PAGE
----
The ETC model could also provide mid-sized and large dialysis providers “conflicting incentives that undermine the goal of increasing the national home dialysis rate,” Crosson wrote. “Mid-sized and large dialysis organizations will likely operate facilities that will be assigned to the treatment group in some HRRs and the control group in other HRRs. The design of the model (ie, the set of financial incentives) would potentially put these providers in the awkward position of maintaining a status quo level of effort in control HRRs while exerting additional effort to increase home dialysis rates in treatment HRRs. The diverging incentives of treatment and control HRRs could affect organizational decisions such as the opening or closing facilities, the location of home dialysis programs, and a myriad of other decisions about the allocation of organizational resources.”

Crosson added, “Furthermore, the model’s incentives may unintentionally result in these organizations waiting until the model terminates to implement best practices organization-wide.”

MedPAC commissioners were also concerned that the ETC does not measure beneficiary experience. “Given the ETC model’s potential effect on beneficiaries’ care, we urge CMS to implement a more formal approach to assess beneficiaries’ experiences, such as developing a home dialysis [Consumer Assessment of Healthcare Providers and Systems] CAHPS instrument. Assessing patient experience is a key component in the Commission’s principles for measuring quality. These concerns also apply to monitoring the experience of beneficiaries undergoing a transplant,” according to the letter.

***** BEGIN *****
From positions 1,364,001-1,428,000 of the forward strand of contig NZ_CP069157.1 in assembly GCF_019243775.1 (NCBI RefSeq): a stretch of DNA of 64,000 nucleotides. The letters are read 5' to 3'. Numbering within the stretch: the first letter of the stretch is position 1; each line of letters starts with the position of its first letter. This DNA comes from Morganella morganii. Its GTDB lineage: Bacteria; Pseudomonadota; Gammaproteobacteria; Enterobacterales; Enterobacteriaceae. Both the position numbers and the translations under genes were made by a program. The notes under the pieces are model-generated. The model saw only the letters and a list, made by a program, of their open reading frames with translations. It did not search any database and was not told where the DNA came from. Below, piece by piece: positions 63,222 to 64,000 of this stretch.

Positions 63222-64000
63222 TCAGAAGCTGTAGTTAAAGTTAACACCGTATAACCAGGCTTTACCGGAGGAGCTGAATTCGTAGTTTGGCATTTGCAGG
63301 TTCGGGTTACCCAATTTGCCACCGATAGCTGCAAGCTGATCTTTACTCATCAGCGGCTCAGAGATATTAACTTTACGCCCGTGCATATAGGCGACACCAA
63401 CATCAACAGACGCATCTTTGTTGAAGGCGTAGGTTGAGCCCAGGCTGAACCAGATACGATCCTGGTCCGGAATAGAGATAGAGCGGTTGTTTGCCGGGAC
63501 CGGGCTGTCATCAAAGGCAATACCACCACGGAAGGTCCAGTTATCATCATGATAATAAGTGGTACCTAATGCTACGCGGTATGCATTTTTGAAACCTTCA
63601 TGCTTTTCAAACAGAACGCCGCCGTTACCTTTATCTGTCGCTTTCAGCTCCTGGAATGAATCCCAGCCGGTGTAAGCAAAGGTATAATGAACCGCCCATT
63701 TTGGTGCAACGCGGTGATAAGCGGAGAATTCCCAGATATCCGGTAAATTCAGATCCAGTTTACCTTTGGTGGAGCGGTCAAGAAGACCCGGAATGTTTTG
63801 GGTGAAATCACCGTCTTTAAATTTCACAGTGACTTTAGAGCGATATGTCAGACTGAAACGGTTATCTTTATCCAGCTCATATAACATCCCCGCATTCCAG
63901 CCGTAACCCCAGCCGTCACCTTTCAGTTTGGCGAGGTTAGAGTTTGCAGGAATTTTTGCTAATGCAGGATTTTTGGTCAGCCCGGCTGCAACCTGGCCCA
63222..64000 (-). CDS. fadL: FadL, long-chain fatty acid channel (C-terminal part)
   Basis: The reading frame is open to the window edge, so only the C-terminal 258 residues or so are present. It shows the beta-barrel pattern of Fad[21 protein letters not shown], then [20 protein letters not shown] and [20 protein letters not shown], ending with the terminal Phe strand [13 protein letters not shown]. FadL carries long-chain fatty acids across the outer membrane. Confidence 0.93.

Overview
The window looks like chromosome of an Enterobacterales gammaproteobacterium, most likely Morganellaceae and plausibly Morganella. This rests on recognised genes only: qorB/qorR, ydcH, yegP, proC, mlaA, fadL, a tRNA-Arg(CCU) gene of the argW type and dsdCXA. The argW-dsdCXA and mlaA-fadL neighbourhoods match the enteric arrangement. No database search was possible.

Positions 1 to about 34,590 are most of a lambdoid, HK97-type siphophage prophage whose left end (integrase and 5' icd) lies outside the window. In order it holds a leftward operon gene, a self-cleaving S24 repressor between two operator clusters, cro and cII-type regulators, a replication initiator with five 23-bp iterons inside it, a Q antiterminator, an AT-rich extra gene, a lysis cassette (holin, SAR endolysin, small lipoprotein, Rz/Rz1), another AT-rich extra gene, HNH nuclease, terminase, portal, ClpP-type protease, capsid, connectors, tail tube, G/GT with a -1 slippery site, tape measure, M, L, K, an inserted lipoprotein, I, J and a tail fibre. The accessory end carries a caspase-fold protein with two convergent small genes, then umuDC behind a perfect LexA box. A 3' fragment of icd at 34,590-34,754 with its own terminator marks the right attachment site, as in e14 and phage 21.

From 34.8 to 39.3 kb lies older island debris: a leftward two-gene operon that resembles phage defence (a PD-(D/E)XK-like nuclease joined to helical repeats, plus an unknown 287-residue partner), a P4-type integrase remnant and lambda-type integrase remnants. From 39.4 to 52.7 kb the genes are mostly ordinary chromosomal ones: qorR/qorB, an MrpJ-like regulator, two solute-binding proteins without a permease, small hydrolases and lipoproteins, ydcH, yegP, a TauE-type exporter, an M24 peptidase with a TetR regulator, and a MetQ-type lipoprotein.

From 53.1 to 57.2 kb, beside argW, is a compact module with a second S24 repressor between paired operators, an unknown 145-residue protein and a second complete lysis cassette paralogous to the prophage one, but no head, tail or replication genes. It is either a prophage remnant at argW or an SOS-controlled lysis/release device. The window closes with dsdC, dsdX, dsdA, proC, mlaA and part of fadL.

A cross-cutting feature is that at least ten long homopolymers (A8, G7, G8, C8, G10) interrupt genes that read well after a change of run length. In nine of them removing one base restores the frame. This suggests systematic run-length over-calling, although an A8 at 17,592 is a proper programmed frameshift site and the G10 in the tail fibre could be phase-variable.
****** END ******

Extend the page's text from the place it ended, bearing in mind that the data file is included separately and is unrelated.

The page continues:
Instead of using the ETC model methodology, the commissioners believe that CMS should instead implement an approach similar to the Comprehensive End-Stage Renal Disease Care (CEC) model that could “provide a holistic approach to the care of beneficiaries with CKD, who often have multiple comorbidities in addition to kidney disease” and “hold both dialysis facilities and managing clinicians jointly accountable for the outcomes (quality, utilization, and financial) of beneficiaries with CKD, including rates of home dialysis and transplantation. Kidney transplant centers should also be considered to participate in such a model.

“Overall, the commission believes that the ETC model, while laudable in its goal of increasing home dialysis use and kidney transplantation among ESRD beneficiaries, is too narrowly focused and does not promote holistic care for the multiple chronic and acute conditions that ESRD beneficiaries face,” Crosson wrote. “The commission believes that CMS should implement a broader approach under a shared savings program, which would hold both dialysis facilities and managing clinicians jointly accountable for all the care furnished to their patients with advanced CKD.

“We have previously said that a shared savings program for dialysis facilities and managing clinicians, if structured properly, could present an opportunity to transform the [fee-for-service] FFS delivery system, improve care management and coordination, and reward providers who are doing their part to control costs and improve quality.

“By contrast, the narrow scope of the proposed ETC model — focusing on increasing only home dialysis use and kidney transplantation — does not address some of the undesirable incentives inherent in FFS payment (such as the lack of collaboration among health care providers to coordinate a patient’s care),” according to the letter.